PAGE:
“The world’s wealthy elite, is more wealthy, more knit together, more separate from their fellow citizens and probably more powerful than ever before. This very important  book describes their lives and more important how their lives affect all of ours. It should be read by anyone concerned with how their world is being shaped and how it will evolve.”
    --Lawrence Summers, Former U.S. Treasury Secretary; Charles W. Eliot University Professor, Harvard University

"Chrystia Freeland has written a fascinating account of perhaps the most important economic and political development of our era: the rise of a new plutocracy. She explains that today’s wealthy are different from their predecessors: more skilled and more global; and more often employees than owners, notably so in finance and high technology. By putting together stories of individuals with reading of the scholarly evidence, she gives us a clear view of what many will view as a not so brave new world."
    --Martin Wolf, Chief Economics Commentator for the Financial Times

Customer Reviews

Very interesting, well written and informative.
T D Thomas
Freeland very clearly explains the development of the world's super elite.
Darius Smith
I have read this book and it is very insightful.
mimi

Most Helpful Customer Reviews

130 of 137 people found the following review helpful By S. A. Lee on October 15, 2012
Format: Hardcover
"Plutocrats" is a very interesting and well-written look at soaring income inequality in the U.S. and world wide. The book focuses especially on the people at the extreme top: the .01 (or even .001) percent and delves into the staggering differences between the lives of these people and average members of the population.

The book is full of interesting facts and insights. Bill Gates and Warren Buffet together control as much wealth as the 120 MILLION Americans at the bottom of the distribution. Most people have no idea how unequal our society has become. In one survey, Americans where shown unlabeled graphs of the income distribution in Sweden (the top 20% has 36% of the wealth) and the U.S.(the top 20% has 84%), and nearly everyone (92%) chose Sweden as the place they would prefer to live.

The book takes a balanced, pro-capitalism approach. It does not preach, nor does it conduct class warfare; it simply seeks to analyze the reasons for inequality and also its implications. The book looks at factors including political influence (a feedback loop where wealth begets influence which in turn begets even more wealth), as well as advancing technology and globalization

Perhaps the most interesting aspect of the book is its coverage of the lives, culture and attitudes of the super rich. This is important because it has implications for society. In many cases the plutocrats withdraw into gated communities. They do not need public schools or libraries and do not have to worry about paying for college. In many cases, they rely very little on the public services and infrastructure that are vital to the rest of us, and that may partly explain their reluctance to support higher taxes to pay for these things.
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165 of 176 people found the following review helpful By Loyd E. Eskildson HALL OF FAME on October 13, 2012
Format: Hardcover
Real per-capita GDP has tripled in America since 1950, and 23X in China. Inequality, however, is becoming a major issue in both nations. From the mid-1920s til 1940, the share of income going to the top 10% was 45%, then falling to 33% until the late 1970s; by 2006 it had reached 50%. However, the greatest income gap is not between the 1% and the 99%, but within the wealthiest 1% of Americans. The 70 richest members of China's National People's Congress have more wealth than all of America's members of Congress, the Supreme Court, and our president and vice-president - combined. Explanations for this relatively recent phenomena tend to either emphasize the impact of new technology and globalization, or to politics. Author Freeland presents a case that both have contributed.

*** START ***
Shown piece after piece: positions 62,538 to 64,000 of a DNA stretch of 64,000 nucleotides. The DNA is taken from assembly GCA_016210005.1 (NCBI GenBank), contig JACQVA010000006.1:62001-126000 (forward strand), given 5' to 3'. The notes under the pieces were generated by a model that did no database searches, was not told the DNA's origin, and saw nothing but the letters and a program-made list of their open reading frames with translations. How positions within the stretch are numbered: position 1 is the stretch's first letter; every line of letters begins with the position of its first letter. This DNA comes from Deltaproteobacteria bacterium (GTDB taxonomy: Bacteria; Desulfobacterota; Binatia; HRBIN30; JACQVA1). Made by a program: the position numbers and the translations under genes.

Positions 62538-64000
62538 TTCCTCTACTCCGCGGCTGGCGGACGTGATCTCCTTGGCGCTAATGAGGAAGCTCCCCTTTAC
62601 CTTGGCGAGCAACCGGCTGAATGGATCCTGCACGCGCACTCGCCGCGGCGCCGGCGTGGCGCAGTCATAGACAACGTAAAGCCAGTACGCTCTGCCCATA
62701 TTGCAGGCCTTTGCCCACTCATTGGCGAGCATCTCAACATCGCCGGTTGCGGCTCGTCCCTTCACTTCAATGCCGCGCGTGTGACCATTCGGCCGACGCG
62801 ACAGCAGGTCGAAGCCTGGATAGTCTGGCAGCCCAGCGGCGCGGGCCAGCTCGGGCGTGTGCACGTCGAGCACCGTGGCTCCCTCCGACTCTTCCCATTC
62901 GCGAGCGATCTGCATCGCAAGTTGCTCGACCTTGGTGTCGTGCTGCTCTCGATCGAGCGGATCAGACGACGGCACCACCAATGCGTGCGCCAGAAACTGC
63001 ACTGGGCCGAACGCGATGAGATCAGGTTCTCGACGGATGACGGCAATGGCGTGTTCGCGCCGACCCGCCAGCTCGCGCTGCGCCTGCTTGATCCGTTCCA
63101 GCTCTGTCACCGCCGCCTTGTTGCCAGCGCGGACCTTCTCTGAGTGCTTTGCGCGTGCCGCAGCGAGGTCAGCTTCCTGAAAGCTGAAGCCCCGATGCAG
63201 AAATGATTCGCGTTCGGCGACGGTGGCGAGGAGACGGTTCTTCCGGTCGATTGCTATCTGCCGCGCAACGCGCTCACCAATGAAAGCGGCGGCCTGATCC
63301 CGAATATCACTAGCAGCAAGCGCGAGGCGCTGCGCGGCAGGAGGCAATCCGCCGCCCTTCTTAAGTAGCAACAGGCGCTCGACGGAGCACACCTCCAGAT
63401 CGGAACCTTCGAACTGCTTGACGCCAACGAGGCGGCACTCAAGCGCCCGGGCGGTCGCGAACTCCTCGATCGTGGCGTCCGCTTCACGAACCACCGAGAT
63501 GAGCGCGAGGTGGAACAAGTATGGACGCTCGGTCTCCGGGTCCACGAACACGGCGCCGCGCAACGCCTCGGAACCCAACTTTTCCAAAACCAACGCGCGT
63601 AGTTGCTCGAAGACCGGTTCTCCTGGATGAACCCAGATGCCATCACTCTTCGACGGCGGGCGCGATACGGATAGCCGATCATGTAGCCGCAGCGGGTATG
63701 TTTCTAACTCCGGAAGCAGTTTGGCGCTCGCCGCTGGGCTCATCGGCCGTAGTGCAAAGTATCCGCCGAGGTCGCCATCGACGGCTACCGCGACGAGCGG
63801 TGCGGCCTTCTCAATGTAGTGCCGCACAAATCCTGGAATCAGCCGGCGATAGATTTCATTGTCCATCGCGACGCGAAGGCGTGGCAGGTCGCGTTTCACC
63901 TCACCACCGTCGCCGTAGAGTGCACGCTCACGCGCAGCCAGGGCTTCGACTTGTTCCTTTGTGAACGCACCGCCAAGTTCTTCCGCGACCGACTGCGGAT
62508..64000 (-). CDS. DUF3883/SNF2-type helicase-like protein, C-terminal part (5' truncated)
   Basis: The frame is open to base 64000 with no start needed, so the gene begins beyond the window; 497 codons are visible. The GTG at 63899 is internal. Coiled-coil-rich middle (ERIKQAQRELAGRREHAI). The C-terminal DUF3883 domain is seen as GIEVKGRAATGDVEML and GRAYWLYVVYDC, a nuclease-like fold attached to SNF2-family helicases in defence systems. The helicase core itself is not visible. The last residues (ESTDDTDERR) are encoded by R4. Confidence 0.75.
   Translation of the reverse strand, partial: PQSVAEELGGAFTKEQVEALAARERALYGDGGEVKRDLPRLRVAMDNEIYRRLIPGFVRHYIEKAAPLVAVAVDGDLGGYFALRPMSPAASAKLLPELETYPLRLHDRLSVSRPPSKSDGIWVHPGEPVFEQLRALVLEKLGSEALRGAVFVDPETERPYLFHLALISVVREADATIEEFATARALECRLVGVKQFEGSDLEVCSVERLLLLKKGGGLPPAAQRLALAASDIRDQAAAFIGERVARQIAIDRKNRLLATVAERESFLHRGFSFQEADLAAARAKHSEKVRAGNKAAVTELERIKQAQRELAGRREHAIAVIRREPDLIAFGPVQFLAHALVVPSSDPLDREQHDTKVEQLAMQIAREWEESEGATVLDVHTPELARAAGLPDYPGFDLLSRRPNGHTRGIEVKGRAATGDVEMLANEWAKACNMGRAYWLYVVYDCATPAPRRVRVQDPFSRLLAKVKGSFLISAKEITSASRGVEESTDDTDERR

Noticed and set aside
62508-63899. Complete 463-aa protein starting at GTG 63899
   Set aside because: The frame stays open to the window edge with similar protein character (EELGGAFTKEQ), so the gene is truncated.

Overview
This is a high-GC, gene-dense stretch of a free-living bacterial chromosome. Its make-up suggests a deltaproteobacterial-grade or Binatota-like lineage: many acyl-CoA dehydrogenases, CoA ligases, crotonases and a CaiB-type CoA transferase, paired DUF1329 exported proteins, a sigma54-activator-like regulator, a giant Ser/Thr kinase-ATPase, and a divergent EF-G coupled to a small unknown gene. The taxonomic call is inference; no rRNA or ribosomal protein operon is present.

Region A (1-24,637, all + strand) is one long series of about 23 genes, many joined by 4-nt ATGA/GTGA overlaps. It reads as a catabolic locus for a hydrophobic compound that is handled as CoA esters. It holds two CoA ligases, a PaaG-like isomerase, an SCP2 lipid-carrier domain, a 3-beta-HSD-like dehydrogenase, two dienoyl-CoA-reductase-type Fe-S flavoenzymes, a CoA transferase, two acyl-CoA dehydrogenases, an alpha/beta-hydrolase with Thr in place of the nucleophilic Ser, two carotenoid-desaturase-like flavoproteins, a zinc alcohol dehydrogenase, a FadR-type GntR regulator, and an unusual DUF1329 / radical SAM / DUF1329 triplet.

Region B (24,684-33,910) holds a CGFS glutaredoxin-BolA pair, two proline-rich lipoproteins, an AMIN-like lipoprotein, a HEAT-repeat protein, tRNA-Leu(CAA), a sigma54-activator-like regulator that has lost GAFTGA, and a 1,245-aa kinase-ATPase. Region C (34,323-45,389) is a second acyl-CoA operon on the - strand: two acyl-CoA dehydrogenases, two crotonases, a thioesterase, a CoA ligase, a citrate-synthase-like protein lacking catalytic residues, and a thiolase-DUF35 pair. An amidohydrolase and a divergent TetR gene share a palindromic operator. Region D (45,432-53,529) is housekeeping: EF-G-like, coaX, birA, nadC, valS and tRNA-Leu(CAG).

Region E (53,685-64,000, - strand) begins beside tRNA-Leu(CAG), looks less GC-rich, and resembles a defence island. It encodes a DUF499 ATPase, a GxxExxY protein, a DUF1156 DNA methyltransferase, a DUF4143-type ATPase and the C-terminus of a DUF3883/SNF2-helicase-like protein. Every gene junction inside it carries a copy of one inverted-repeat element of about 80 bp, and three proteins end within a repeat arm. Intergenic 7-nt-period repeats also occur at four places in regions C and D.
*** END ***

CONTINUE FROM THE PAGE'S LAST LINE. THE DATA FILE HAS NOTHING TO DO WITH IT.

Freeland reports that last August Alan Greenspan, lifelong Ayn Rand devotee, made a forceful case on 'Meet the Press' that America's economy has become 'very distorted.' High-income individuals, large banks, and major corporations have experience 'significant recovery,' the rest - including small businesses and most of the labor force have been left stuck and struggling. Greenspan concluded that were now seeing 'two separate types of economy.' Greenspan, of course, if not the first to draw this conclusion. The idea of 'two Americas' was a central theme of John Edwards, and three analysts at Citgroup reported in 2005 that 'the World is dividing into two blocs - the Plutonomy and the rest.' And Larry Summers, not known for criticizing free markets has said 'for the first time . . . focusing on redistribution makes more sense than focusing on growth.
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133 of 151 people found the following review helpful By S. Spilka on November 5, 2012
Format: Hardcover Verified Purchase
Exhaustive research, interviews and visits to the plutocrats' homes and their global lecture circuit have made Freeland exceptionally qualified to inform us on the life-styles of the super-rich and their long and deep tentacles that hold most of us--plain mortals--in their deadly embrace. Among her most stunning--and scary--revelations is the fact that the plutocrats--aided by technology and globalization--are "increasingly a nation unto themselves" (5). This is a new phenomenon requiring our most focused attention. The plutocrats have numerous passports and homes in different countries across the globe. Thus they can fold up their sophisticated wares and move to sunnier places if their own native lands become too troublesome in their demand for taxes. These plutocrats really don't need us. They have their own star lawyers and doctors, star stylists and designers, star Internet gurus, and even their own star dentists and chefs. The life-style and philosophy of the new global high rollers are coming "straight out of the pages of Ayn Rand," Freeland writes. In another chapter, she further explains: "Tired of being dragged down by the parasitic, envious, and less talented lower classes, Galt [the hero of Rand's Atlas Shrugged] and his fellow capitalists revolt, retreating to 'Galt Gulch,' a refuge in the Rocky Mountains" (249). In their absence, the world collapses. The metaphor of Galt's Gulch is important, for it brings into sharp relief the new plutocrats' isolation from the rest of us and their terrifying ability to crush us. In her last chapter, Freeland reminds us of another plutocracy--in 14th century Venice--that collapsed after they imposed La Serrata.Read more ›